What are the basic steps for implementing a rodent control program?
You can access different types of rodent control programs by contacting our representatives through our website. This will provide a good starting point for reducing your rodent population and decreasing the risk their presence creates.
Will rodenticides cause problems with poultry or livestock?
Liphatech’s rodenticide products contain one of three types of active ingredients: a first-generation anticoagulant rodenticide (chlorophacinone), a second-generation anticoagulant rodenticide (bromadiolone, difethialone), or an acute neurotoxin (bromethalin). Species and individuals vary in their susceptibility to each one.
Vitamin K1 is the antidote for the anticoagulants and can be administered and/or prescribed by your veterinarian. Antibiotics interact with anticoagulants and can significantly increase the risk of bleeding.
There is no antidote for bromethalin, but symptoms may be treatable with early, aggressive decontamination and supportive treatment so consult your veterinarian immediately.
The Rocky Mountain Poison and Drug Center (1-866-514-9168) can be contacted for additional advice regarding treatment for all Liphatech products.
Products from poultry or livestock that have eaten a rodenticide cannot be used for human consumption. Please call us during business hours at 1-800-351-1476 for assistance in assessing your situation.
These steps will reduce the risk of exposure for non-target animals:
Store the products in a location out of reach of non-target animals.
Apply bait in locations out of reach of non-target animals or in tamper-resistant bait stations.
Dispose of the product containers, and unused and unconsumed bait in secure trash receptacles inaccessible to animals.
Safe baiting practices include using quality bait stations like the Aegis®-RP, Aegis® Rat, and Aegis® Mouse bait stations. The entire Aegis line can secure both soft bait and blocks away from moisture and non-target species.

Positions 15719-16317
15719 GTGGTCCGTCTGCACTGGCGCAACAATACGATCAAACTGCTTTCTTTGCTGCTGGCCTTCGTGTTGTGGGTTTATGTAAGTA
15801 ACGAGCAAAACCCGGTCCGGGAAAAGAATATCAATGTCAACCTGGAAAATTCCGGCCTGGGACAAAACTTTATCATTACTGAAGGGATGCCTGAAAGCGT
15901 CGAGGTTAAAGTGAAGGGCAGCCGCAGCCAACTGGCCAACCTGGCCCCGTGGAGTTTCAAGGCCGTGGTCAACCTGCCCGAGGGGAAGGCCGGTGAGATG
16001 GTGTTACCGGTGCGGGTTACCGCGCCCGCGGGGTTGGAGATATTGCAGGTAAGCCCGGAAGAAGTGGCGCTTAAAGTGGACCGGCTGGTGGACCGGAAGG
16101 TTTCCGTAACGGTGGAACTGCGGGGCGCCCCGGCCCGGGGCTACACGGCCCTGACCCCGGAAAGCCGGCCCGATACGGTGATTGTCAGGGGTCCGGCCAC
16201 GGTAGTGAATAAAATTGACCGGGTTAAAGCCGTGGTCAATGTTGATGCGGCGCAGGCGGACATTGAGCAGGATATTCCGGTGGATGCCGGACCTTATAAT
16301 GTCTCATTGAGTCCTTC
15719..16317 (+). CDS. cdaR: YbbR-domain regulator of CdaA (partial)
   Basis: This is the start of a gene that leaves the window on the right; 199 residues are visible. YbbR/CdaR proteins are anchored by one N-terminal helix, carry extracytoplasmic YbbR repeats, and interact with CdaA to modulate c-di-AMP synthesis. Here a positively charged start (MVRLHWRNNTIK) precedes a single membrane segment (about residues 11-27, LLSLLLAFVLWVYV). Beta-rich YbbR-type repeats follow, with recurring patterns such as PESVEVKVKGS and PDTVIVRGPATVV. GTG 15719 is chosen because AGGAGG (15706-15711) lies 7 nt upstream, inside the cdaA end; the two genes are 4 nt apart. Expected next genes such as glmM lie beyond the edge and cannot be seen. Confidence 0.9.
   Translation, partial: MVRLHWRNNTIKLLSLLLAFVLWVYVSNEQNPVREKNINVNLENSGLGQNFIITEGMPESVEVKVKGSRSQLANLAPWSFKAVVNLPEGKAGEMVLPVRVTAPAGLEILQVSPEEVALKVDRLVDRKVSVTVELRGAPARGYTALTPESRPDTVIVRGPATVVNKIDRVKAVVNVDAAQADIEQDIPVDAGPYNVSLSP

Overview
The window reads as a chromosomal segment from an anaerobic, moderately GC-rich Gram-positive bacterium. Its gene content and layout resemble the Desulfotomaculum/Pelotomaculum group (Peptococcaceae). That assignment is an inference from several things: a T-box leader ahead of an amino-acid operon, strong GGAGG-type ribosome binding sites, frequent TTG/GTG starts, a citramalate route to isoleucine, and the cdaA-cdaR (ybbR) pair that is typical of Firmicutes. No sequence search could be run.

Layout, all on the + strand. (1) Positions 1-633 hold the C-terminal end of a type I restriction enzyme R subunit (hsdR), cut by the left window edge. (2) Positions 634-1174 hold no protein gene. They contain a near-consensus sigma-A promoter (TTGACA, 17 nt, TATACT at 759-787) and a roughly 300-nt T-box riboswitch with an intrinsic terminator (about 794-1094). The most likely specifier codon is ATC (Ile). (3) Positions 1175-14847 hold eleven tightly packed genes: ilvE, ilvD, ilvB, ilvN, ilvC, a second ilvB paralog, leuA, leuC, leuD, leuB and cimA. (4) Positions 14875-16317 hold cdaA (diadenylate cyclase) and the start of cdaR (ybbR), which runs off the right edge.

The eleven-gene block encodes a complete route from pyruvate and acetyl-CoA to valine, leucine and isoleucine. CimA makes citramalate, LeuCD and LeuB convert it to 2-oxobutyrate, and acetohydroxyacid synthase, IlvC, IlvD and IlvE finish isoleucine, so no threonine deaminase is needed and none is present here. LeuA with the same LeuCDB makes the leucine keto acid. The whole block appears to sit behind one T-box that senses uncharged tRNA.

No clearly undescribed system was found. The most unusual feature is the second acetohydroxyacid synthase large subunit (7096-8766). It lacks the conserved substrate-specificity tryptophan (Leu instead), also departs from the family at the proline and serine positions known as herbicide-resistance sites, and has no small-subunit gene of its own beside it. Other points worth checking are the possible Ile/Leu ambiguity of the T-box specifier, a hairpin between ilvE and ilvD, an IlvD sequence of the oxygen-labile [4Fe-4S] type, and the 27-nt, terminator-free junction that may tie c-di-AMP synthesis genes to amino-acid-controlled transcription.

How do I compare different rodenticide manufacturers?
There are a number of components to making a rodent control program work. Ask questions: 'What services are being offered to make sure a rodent control program will work in my facility?' Many companies can sell you cheap rodenticides, but do not offer complete rodent control training like Liphatech. What active ingredients are in their bait? What mode of action do their rodenticides have? Do they continually innovate and conduct laboratory and field research in order to deliver high quality products? Do they collaborate with technicians, certified crop advisors, and government agencies to introduce label amendments covering new crop use patterns and labeling that is mindful of endangered species concerns?
Why is proper baiting so important?
Bait placement strategy is important because rodents will travel along established paths between their nests and their food/water supply. They won't go out of their way unless forced to do so. Thus, you have to place control devices, such as bait stations, with rodenticide where rodents will eat it, not where it is convenient for you. An excellent rodenticide, improperly placed, will not be as effective as lesser quality bait which is located properly.